I just had a terrific week performing at Open Mikes last week, culminating in my getting three (and possibly four) new gigs at coffeehouses as a featured performer. I tend to use Open Mikes as a method of getting gigs as a featured performer because many times I've found that either the person running the event or a participant will be the booking agent for a venue. But what made the week especially memorable was an email I received from one particular person who apparently was a regular participant at Open Mikes. The excerpt of the email is as follows:
"Firstly, I have to tell you how overwhelmed I was by your music, in all respects; your guitar, your voice, your songwriting, your stage presence – everything. You’re one of the greatest I’ve ever heard. After hearing you I want to cut off my hands, burn my guitars, and never sing another note. I feel ashamed to call myself a musician, after hearing you. (Am I laying it on too thick?) Really, compared to you I’m just a hack and will be ashamed to play in front of you; no kidding. However, I love music too much to ever stop playing . . . "
I have never received that kind of effusive praise for my music before. And I was initially at a loss as to how to respond. But I know how the writer felt because I felt the same way about artists and songwriters that I admire and seen perform, including James Taylor, David Wilcox and others as well. So I wrote back how I felt and gave advice that I had received from another performer that I admire, Ellis Delaney:
"I barely know what to say. Thank you so much for your praise of me as a musician. The point is that each performer needs to compare themselves not to others but to themselves. I know that I've put a lot of work into my music, so what you see now is as much a product of that work as it is talent. So don't compare yourself to me; Rather compare yourself to where you've been on your own musical journey. That's what is really important."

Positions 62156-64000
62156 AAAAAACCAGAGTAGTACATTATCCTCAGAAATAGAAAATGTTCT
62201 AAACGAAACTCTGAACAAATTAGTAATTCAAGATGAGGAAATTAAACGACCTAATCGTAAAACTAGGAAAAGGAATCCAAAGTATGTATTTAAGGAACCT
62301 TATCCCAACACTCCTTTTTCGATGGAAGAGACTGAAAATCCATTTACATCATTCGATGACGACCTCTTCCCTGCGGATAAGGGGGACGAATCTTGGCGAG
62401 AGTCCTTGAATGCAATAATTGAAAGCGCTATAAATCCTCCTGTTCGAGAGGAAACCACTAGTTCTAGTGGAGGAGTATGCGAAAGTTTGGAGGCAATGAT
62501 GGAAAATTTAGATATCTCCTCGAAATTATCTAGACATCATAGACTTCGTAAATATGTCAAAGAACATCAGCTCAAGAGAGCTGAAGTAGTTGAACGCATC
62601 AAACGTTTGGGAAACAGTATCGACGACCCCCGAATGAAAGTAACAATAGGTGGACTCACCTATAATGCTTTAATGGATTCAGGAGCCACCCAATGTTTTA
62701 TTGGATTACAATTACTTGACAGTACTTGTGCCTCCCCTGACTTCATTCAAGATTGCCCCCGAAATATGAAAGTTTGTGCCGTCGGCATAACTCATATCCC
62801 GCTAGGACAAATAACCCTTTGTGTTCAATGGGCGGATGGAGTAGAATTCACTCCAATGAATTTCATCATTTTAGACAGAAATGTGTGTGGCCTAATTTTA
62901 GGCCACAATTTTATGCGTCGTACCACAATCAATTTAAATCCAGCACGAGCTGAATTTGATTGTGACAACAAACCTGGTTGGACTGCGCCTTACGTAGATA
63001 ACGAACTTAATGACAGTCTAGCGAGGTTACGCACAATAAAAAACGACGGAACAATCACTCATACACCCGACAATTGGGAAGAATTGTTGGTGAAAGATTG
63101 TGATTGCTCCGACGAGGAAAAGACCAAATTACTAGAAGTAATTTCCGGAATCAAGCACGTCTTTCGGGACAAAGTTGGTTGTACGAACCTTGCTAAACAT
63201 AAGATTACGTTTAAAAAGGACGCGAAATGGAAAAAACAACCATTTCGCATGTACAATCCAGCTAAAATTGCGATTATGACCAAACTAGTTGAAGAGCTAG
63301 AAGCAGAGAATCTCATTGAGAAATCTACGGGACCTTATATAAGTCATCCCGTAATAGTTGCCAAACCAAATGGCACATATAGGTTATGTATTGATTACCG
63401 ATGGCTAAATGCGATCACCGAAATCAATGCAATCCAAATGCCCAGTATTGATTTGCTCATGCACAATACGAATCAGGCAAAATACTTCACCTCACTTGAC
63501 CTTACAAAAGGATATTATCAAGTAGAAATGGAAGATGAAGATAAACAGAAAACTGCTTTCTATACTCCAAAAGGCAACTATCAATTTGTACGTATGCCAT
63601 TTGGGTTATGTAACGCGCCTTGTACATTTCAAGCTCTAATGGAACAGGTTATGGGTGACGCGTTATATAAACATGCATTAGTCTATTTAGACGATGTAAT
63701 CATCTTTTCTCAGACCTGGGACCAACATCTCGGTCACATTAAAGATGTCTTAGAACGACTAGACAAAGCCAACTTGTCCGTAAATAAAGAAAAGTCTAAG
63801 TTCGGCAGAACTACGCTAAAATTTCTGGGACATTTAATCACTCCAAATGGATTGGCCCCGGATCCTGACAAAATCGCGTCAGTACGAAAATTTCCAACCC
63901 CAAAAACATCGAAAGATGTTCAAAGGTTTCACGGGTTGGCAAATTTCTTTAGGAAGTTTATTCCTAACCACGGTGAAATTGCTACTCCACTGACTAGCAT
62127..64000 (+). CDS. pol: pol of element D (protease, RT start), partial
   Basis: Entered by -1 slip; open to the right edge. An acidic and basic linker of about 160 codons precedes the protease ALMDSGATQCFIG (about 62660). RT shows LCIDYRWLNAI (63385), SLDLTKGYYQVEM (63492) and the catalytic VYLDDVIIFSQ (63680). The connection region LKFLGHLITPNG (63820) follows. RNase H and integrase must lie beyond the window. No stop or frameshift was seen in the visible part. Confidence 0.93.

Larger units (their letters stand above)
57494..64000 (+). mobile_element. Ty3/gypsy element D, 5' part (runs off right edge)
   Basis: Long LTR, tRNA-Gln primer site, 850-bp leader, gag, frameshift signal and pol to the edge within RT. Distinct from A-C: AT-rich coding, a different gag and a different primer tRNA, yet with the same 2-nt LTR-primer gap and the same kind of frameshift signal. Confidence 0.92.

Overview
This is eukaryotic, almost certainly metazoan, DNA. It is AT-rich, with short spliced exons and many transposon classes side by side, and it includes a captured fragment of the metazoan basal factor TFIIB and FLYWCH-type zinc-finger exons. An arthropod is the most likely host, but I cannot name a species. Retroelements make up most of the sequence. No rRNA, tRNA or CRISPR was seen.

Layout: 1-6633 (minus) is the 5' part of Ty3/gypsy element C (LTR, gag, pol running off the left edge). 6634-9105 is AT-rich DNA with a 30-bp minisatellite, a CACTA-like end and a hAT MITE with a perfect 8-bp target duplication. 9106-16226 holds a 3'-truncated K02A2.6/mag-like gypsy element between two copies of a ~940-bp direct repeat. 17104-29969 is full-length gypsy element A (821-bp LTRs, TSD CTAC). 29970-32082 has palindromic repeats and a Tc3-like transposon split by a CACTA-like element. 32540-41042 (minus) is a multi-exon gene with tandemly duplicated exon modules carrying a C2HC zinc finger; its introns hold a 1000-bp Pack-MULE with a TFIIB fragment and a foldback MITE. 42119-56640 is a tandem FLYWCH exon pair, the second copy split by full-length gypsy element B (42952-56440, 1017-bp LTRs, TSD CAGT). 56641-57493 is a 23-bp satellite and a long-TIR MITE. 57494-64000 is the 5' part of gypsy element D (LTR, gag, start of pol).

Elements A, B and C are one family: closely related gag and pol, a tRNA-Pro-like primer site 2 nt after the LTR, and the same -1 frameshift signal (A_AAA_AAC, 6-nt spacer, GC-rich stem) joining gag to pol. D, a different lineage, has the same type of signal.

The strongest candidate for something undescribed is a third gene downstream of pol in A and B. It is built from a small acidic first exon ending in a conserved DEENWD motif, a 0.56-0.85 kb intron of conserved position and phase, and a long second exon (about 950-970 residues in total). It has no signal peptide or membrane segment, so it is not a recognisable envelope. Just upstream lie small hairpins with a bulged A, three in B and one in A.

This leads me to thinking about how an emerging artist ought to respond to both praise and criticism. Let's face it. Our music and performance of that music and those of others is looked at in a highly subjective manner. Each of us knows what we like in other artists and what we don't. We each, consciously or not, try to emulate those aspects of our "music heroes" and work to eliminate those aspects of our music and performance skills that we perceive as less than our best. We, unfortunately, will sometimes look for cues as to our "progress" based upon external criteria (i.e. how others perceive us) rather than our own internal sense of where we've been. My friend, Ellis, calls this the "comparing mind", where we evaluate ourselves based upon the skill set of others. And it's something I still have to work hard to avoid.
I once had a chance to speak with Tommy Emmanuel, one of the best fingerstyle guitarists in the world and asked him if he ever played in DADGAD or another alternate tuning. He said no, that he "had a hard enough time learning to play in standard tuning to try and play in another tuning". I was stunned. I got the same reaction from my former performance teacher, Livingston Taylor. Confounding! I could play more confidently than these "music heroes" of mine in my own little "DADGAD world". Whoda thunk it?
By the same token, always be cognizant of the source when accepting any criticism of your music or performance skills from anyone, particularly those persons that say they are offering "constructive criticism" so that you can be a "better" musician. The quality of any musical performance and songwriting are inherently subjective in nature. My personal test for useful comments is (a) whether the comment is something objective and within my control versus a subjective quality and (b) whether the comment actually offers a solution to the issue posed by the comment. If the "constructive criticism" fails these two tests, it (and the person who offered it) should be ignored as wasting your time.
I think the best person to look for both praise and criticism is someone that you have regular contact with and who has watched you over time to evolve as a musician. For me, that person is my wife, Cheryl. She, like me, was a music major in college and knows when I do well and when I don't. So that when I ask her how I did at a performance she's attended with me, she'll shrug and say, "You did well. You always do well." For me that's truly high praise.
Food for thought.
Yours in DADGAD.